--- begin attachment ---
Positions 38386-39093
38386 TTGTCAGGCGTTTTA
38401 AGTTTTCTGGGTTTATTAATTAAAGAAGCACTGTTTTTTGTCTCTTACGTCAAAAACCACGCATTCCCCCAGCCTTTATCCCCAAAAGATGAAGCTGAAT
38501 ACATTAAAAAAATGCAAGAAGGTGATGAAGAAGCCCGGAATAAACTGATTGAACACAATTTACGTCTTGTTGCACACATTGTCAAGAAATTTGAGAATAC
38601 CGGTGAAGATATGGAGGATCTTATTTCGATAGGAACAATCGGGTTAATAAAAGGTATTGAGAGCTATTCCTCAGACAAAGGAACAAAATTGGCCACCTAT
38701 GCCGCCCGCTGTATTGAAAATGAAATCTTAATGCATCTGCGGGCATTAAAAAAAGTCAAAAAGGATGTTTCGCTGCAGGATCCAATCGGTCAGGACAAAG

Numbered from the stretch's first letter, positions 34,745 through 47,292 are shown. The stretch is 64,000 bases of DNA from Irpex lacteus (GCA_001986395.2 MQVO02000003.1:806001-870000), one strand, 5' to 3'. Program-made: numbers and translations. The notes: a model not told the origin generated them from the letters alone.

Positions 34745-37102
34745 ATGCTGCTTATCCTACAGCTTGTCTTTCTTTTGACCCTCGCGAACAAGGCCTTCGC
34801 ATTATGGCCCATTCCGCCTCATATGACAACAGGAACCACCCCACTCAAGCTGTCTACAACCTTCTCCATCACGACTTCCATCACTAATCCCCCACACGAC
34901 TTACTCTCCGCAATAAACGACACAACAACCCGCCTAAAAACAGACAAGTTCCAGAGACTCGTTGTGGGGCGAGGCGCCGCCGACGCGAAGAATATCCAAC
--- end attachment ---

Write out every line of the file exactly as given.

Positions 38386-39093
38386 TTGTCAGGCGTTTTA
38401 AGTTTTCTGGGTTTATTAATTAAAGAAGCACTGTTTTTTGTCTCTTACGTCAAAAACCACGCATTCCCCCAGCCTTTATCCCCAAAAGATGAAGCTGAAT
38501 ACATTAAAAAAATGCAAGAAGGTGATGAAGAAGCCCGGAATAAACTGATTGAACACAATTTACGTCTTGTTGCACACATTGTCAAGAAATTTGAGAATAC
38601 CGGTGAAGATATGGAGGATCTTATTTCGATAGGAACAATCGGGTTAATAAAAGGTATTGAGAGCTATTCCTCAGACAAAGGAACAAAATTGGCCACCTAT
38701 GCCGCCCGCTGTATTGAAAATGAAATCTTAATGCATCTGCGGGCATTAAAAAAAGTCAAAAAGGATGTTTCGCTGCAGGATCCAATCGGTCAGGACAAAG

Numbered from the stretch's first letter, positions 34,745 through 47,292 are shown. The stretch is 64,000 bases of DNA from Irpex lacteus (GCA_001986395.2 MQVO02000003.1:806001-870000), one strand, 5' to 3'. Program-made: numbers and translations. The notes: a model not told the origin generated them from the letters alone.

Positions 34745-37102
34745 ATGCTGCTTATCCTACAGCTTGTCTTTCTTTTGACCCTCGCGAACAAGGCCTTCGC
34801 ATTATGGCCCATTCCGCCTCATATGACAACAGGAACCACCCCACTCAAGCTGTCTACAACCTTCTCCATCACGACTTCCATCACTAATCCCCCACACGAC
34901 TTACTCTCCGCAATAAACGACACAACAACCCGCCTAAAAACAGACAAGTTCCAGAGACTCGTTGTGGGGCGAGGCGCCGCCGACGCGAAGAATATCCAAC